Gathering in Hillcrest's historic chapel is a group of students going through a nearly century long tradition. With sunkissed cheeks the students have a certain glow. Their shirts read, "Live. Learn. Go.", a motto at Hillcrest that will grow real through explanations of Hillcrest's culture, explained during orientation.
As students open the first page of the handbook they see the leader lean forward. The first page is read aloud, with simple pauses after important phrases. "The mission of Hillcrest," the first pause causes students to raise their heads. "That's where you are," says the leader. A chuckle follows. He continues, "The mission of Hillcrest is to equip students in a Christ-centered, Bible-based environment, for a life of eternal significance." The following moments in the orientation give students a picture of what they signed-up for. I will share the outline for you below:
A mantra echoing through Hillcrest this summer was, "We don't simply care what kind of student you are at 18, we care what kind of person you are at 28." The simple phrase is a play on what many schools prepare students for. While some schools want students to graduate, others want students to attend a prestegious college. At Hillcrest, the staff want students to receive a training that will prepare them for their 28th birthday and beyond.
This training involves providing students some equipment. At Hillcrest this equipment is the ability to think and reason, ultimately to prefer the good, beautiful, and truthful. Students have heard a lot about truth during their few days at Hillcrest. Truth, defined in the orientation meetings, is that which is consistent to reality, coherent and understandable, and complete. At Hillcrest, we call this the 3-C test of truth. It drives our classes to analyze the world and understand what is beautiful and good.
So students understand that they will receive a training that will outfit them with equipment. Equipment to look at the world and analyze the ideas and concepts being thrown at them. Equipment that will allow them to test whether ideas are consistent with reality, wholly coherent, and universally complete.
I love walking through Hillcrest's main doors. After climbing the century-old stairway, visitors are greeted with a set of wooden doors that cause a sense of grandeur in walking into the historic front hall. Looking straight ahead, visitors find the Chapel. It is a centerpiece of the Hillcrest experience, located in the heart of the Hillcrest campus. It is a small marker to Hillcrest's culture that is centered on Christ.
Students will find that each classroom uses the Bible in their daily presentation of truth. Stop by Spanish class on the second floor and you'll hear students reciting the Lord's Prayer in Spanish, students found learning Spanish to communicate the Gospel to the world. Continue down the hallway and you'll peek around the door of Mr. Undseth's class, whose pencils are writing down portions of Scripture from the best literature available to mankind. Round the corner of the classroom section and you'll hear Mr. Preston behind you. The devotional is carrying into the history lesson for the day while he explains mans depravity throughout history while he opens the Bible to reveal the resolution.
As students transition from the classroom to the dorms they pass by Bible-verses hung on walls in the hallway before meeting their Resident Assistants in the dorm office. Students sit down and share the highs and lows from their day. The dorm staff communicate Christ in their mentor interactions, sharing a Biblically-based perspective of the trials facing Hillcrests' students.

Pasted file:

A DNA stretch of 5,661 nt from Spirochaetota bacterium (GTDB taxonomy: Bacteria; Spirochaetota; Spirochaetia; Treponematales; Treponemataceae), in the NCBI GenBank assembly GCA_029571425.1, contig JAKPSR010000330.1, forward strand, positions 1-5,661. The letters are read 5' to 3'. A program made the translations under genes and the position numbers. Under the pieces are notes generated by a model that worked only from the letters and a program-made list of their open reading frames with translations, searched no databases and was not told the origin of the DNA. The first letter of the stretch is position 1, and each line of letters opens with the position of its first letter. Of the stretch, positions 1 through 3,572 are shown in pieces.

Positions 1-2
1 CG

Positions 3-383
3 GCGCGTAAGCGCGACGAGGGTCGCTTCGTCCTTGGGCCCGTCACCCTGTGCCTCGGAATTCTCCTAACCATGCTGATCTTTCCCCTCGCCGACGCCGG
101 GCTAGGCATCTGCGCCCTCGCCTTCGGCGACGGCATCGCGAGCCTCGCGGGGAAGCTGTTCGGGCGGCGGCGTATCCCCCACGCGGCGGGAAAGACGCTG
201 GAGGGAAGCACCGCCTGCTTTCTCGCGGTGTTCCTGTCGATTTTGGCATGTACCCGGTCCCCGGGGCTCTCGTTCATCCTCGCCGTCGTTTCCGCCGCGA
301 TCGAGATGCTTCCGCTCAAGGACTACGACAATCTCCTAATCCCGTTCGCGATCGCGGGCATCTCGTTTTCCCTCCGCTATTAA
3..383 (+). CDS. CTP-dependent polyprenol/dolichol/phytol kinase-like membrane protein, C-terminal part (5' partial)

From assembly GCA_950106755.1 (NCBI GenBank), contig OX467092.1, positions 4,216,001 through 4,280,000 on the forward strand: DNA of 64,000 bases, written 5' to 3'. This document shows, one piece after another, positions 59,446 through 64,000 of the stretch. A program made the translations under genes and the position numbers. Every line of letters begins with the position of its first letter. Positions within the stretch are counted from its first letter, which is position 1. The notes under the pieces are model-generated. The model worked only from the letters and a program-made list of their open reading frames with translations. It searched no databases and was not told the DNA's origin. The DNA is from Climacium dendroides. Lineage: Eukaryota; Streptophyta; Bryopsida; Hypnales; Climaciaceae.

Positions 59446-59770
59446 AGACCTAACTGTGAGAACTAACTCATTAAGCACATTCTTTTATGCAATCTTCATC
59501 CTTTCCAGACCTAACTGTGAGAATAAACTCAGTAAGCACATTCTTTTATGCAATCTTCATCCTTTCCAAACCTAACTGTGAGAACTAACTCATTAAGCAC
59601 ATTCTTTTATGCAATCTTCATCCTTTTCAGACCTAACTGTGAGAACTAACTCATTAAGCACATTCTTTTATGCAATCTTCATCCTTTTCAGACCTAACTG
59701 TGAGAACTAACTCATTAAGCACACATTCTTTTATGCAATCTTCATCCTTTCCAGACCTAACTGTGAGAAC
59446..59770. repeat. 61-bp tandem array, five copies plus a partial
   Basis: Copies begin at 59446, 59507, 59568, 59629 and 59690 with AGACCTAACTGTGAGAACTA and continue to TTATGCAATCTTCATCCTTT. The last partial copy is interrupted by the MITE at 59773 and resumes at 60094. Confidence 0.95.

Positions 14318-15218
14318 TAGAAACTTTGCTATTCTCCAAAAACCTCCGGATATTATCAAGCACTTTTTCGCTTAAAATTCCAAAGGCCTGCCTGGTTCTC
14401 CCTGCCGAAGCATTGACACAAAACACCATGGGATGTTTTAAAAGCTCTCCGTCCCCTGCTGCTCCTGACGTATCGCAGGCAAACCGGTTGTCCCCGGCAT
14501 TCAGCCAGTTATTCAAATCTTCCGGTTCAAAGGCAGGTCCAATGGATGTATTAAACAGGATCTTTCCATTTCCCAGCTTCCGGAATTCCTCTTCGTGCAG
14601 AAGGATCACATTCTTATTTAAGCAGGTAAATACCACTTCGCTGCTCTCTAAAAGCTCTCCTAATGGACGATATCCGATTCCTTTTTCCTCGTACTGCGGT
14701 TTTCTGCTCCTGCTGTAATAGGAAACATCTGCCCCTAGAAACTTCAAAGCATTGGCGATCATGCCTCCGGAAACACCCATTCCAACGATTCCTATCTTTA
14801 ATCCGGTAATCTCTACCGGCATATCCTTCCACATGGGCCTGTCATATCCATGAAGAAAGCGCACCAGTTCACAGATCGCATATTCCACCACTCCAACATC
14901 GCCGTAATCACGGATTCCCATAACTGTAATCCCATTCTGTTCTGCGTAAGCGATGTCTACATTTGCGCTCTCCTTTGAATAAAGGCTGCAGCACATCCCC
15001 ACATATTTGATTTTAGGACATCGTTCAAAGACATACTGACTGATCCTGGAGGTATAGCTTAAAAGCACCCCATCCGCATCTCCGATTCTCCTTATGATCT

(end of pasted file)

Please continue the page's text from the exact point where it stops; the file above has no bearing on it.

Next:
Visitors quickly see that Hillcrest doesn't baptize its culture with Christ, a sort of sprinkling of Jesus around school. At Hillcrest the faculty and staff follow the lead from administrators in focusing on Jesus. Classes exist to communicate the plan of God through specific academic disciplines, showing how Jesus is communicated in loud voices through their studies. Dormitory engagement calls out personal relationships where reflecting Christ is the ultimate goal. The culture at Hillcrest is unique because it exists to communicate Jesus.
The Definition of Significance
As students work their way to the final phrase of the mission statement there are two words that cause a raise of eyebrows. "Eternal Significance", heard repeated in whispered tones around the circle of teenagers, is an important phrase at Hillcrest.
The leader takes special care at this point of the orientation. Pausing so all eyes meet his, the leader slowly turns his head to make eye contact as he explains the phrase. Students hear that staff at Hillcrest treat everyone with a special respect because all of mankind is made in the image of God. This reality, held tightly by Hillcrest Academy, bestows a value on each student. Every student is significant because they are all created in the image of God.
As if being an image bearer is not enough, the leader explains that students are eternally significant because Jesus Christ recognized their image, identified mankinds sin that separates them from God, and paid the penalty for sin and death by dying on the cross and rising again some 2000 years ago. This selfless act performed by God has made each student eternally significant. The mission of Hillcrest is that students would be equipped, in the Christ-centered Bible-based environment to believe and live-out the fundamental reality that mankind's worth is wholly dependent on the reality of God and His work on the cross and in the resurrection of Christ.